Few Québec artists can boast a creative pace as intense as Souldia’s. Since the fall of 2015, the emblematic rapper from Limoilou (a popular Québec City neighbourhood) has launched five albums: two as a band member (Les poètes maudits with Facekché and Fils de l’anarchie with Northsiderz), one as a duo (Amsterdam with Rymz), and two solo ones (a compilation of b-sides titled Les archives vol. 3 and his official fourth album, Sacrifice).

Over 10,000 copies later, the 31-year-old artist is happy, but exhausted, by the year that’s just ended. “I didn’t have a single weekend off,” says Souldia. “I’d get offstage for one album’s tour, and embark on the next one the day after… Let’s just say I was swamped. The coolest part, though, is to see my audience grow. I’ve met a lot of death metal fans with face tattoos at my concerts… I think they dig the aggressive aspect of my music.”

And yet, Sacrifice is less incisive than 2014’s explosive Krime Grave. Created with renowned hip hop producers such as Gary Wide, Ruffsound, Ajust, Hotbox and DJ Manifest, the tracks are mellower, and the rapper’s flow, often augmented by a strong Auto-Tune, is more melodic.


“The atmosphere is a lot more relaxed,” Souldia concedes, “but my lyrics are just as hard. Hard, but not as violent, even though I have trauma relating to that. I launched my previous album with a very intense video about a bank robbery. I’ve grown up a bit and I asked myself what kind of musical legacy I want to leave my future kids. And I don’t want to leave them only dark videos with AK-47s in them.”

So, instead of painting everything black, Souldia has decided to seek the light by talking about his desire for freedom (“Corbeau”), his new relationship (“Skeletor”) and his love of being on stage (“Overdose”). Obviously, he also settles some scores (“La liste noire” [“The Blacklist”]) and re-visits some of the darker moments of his life, namely once when he made his mother cry “between two clients buying coke over the phone” on the powerful “Inoubliable” (”Unforgettable’).

“I’ve matured a bit, but I’ll never go soft,” says Souldia. “That small core of violence will be inside me until I die. All I can do from now on is making sure it comes out in a good way. I try to stay away from overly-depressing lyrics, because in the end, I write to give people some feelings. I don’t want to wrap them in a bubble that makes them want to hang themselves.”

But despite this new level of consciousness, Kevin St-Laurent knows all too well that his alter ego Souldia will always evolve in the margins of the Québec music industry. Ignored by most media, shunned by commercial radio, and kept well away of TV studios, his music is doomed to shine only on the Internet, most notably on Spotify and YouTube – where its success is quite enviable. “At this point, I couldn’t care less about the mainstream. With social networks, I’ve become my own media outlet,” says the artist, whose Facebook page has more than 34,000 followers.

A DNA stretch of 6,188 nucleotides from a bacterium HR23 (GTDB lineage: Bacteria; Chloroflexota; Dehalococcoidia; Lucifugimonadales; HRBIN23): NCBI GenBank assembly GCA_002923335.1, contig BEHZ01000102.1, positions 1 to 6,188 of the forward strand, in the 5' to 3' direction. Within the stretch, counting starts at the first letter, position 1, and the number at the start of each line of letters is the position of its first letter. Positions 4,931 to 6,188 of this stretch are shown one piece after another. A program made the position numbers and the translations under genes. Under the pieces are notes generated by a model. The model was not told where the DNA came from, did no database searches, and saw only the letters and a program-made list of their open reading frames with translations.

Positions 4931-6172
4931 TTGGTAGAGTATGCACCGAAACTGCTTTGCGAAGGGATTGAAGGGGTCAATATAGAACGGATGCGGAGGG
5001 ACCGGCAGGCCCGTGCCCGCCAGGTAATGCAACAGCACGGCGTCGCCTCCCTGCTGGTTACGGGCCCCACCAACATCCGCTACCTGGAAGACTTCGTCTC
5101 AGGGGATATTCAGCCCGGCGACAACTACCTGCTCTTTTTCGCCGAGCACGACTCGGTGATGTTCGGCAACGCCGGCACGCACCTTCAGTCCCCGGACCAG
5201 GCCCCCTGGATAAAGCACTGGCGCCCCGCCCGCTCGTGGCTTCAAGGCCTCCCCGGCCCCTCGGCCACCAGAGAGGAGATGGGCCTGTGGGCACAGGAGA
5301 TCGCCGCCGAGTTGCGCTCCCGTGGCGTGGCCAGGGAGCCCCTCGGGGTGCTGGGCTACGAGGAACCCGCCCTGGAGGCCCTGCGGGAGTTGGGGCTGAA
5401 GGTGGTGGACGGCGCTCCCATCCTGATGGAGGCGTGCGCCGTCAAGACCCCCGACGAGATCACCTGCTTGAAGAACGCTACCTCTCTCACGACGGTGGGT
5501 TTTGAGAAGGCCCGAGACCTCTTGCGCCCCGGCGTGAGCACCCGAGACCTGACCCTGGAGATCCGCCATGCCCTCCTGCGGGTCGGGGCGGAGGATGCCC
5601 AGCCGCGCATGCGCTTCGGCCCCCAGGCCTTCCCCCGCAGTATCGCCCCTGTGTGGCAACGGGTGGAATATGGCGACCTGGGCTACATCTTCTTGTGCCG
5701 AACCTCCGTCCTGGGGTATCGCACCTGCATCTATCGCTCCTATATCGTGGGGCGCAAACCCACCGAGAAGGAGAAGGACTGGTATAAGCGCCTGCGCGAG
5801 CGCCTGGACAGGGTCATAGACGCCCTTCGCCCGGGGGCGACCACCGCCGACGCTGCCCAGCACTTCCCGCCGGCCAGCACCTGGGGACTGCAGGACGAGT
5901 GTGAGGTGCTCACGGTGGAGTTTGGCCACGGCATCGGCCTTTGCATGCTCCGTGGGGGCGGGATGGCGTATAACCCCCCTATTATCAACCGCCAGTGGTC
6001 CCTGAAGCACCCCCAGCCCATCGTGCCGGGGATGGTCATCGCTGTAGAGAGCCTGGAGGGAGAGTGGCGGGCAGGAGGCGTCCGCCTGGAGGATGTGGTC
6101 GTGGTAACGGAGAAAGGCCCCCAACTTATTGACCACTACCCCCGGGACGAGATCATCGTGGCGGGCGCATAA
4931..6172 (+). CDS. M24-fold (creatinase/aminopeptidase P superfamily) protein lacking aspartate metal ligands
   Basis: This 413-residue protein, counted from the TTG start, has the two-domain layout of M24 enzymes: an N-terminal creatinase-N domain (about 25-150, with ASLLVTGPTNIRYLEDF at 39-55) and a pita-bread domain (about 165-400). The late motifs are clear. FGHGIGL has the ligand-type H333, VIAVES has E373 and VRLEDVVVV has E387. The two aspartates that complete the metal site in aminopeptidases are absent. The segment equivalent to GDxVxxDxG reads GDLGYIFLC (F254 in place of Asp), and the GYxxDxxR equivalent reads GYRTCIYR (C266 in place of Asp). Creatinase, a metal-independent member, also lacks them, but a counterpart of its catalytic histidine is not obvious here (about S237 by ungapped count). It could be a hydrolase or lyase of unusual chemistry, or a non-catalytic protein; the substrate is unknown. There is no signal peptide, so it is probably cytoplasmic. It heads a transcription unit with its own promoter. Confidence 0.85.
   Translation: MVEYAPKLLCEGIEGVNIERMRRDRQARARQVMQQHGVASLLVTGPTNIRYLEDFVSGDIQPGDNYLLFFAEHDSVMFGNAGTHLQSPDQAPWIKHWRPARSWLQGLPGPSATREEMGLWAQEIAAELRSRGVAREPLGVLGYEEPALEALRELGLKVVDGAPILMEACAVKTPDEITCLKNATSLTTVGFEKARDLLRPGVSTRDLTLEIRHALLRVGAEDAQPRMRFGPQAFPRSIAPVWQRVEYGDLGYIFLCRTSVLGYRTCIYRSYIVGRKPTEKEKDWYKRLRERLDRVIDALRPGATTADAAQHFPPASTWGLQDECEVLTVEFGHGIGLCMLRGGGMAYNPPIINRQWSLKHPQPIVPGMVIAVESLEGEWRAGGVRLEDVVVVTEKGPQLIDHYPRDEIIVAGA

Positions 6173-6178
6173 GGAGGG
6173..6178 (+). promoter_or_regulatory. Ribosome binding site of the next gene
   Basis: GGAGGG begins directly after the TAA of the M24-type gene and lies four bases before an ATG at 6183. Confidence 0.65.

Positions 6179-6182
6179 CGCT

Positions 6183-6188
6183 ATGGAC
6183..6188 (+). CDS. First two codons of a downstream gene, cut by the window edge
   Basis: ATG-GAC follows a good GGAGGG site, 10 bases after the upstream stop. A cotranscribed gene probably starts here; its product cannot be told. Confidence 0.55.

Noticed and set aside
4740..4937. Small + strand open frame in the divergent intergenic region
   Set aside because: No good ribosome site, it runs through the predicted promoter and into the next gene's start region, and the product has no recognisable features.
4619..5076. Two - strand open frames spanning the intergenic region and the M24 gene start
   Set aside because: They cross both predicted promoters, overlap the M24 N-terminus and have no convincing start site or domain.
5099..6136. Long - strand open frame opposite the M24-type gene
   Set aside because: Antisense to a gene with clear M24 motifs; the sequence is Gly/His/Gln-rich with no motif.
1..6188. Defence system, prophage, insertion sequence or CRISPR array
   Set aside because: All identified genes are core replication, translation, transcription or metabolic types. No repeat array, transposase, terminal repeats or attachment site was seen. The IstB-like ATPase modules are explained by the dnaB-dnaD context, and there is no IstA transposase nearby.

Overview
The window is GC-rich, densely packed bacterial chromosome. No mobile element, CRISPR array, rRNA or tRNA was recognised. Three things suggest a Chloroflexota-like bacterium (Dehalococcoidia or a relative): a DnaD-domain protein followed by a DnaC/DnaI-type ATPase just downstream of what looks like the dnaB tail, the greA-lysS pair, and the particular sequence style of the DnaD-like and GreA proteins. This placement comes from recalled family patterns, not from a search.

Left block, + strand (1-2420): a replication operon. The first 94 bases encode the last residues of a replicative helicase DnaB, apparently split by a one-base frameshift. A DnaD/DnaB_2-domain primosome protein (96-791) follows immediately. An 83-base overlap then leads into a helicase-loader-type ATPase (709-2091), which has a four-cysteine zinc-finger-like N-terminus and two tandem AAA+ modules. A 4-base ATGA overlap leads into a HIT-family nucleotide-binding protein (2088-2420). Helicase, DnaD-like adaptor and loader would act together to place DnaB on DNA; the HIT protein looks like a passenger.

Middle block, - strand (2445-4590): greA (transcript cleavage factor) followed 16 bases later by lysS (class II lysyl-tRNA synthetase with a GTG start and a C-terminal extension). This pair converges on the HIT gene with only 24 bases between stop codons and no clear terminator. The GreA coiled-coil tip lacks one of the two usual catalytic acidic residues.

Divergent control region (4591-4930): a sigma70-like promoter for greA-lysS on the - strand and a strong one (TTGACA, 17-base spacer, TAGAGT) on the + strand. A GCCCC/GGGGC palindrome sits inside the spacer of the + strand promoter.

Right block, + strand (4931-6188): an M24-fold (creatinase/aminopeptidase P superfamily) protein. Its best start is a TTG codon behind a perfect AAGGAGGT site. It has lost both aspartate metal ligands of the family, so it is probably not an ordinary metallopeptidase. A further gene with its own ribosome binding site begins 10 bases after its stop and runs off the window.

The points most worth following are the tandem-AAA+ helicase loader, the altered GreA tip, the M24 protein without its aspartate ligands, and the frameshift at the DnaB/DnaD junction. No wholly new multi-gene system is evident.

“At this point, I couldn’t care less about the mainstream. With social networks, I’ve become my own media outlet.”

The effect is that the information is much more centralized, and a lot less skewed by the sensationalism that is the lot of the few generalist media of his hometown. Released from jail earlier this decade, after a three-year stint for possession of a loaded firearm, Souldia was the object of dubious press coverage for many years after that.

“When I came out, the first show I gave was at the Imperial, and half of the crowd were cops with shields and dogs,” he says. “It drew a lot of journalists that were looking to give me bad press. Sometimes, it was completely ridiculous… Like on the day after an album launch, they would write stories saying that everything went just fine, after all,” he remembers, with a grin.

“It’s a lot better, nowadays. The police show up at my launch for a few minutes and they leave,” he says. “But when I’m being interviewed, they always start by asking me about my stint in the joint. I don’t mind talking about it, but I’ve recently decided to remove that info from my official bio. I want to put the music forward.”

Active for the past 15 years on the Québec City rap scene, Souldia boasts an increasingly impressive musical vocabulary. This fourth album, an assessment of his tortuous past, is a testament to the major sacrifices he’s had to make after choosing a life in music, following a visit to his deepest, darkest places.

“There are years where I would’ve made a lot more money with crime than with rap,” Souldia confides. “It was really hard to not give in, to stay the course, but I soldiered on and now it’s starting to pay off. It’s a long and exhausting process, but I can now say that it’s possible.”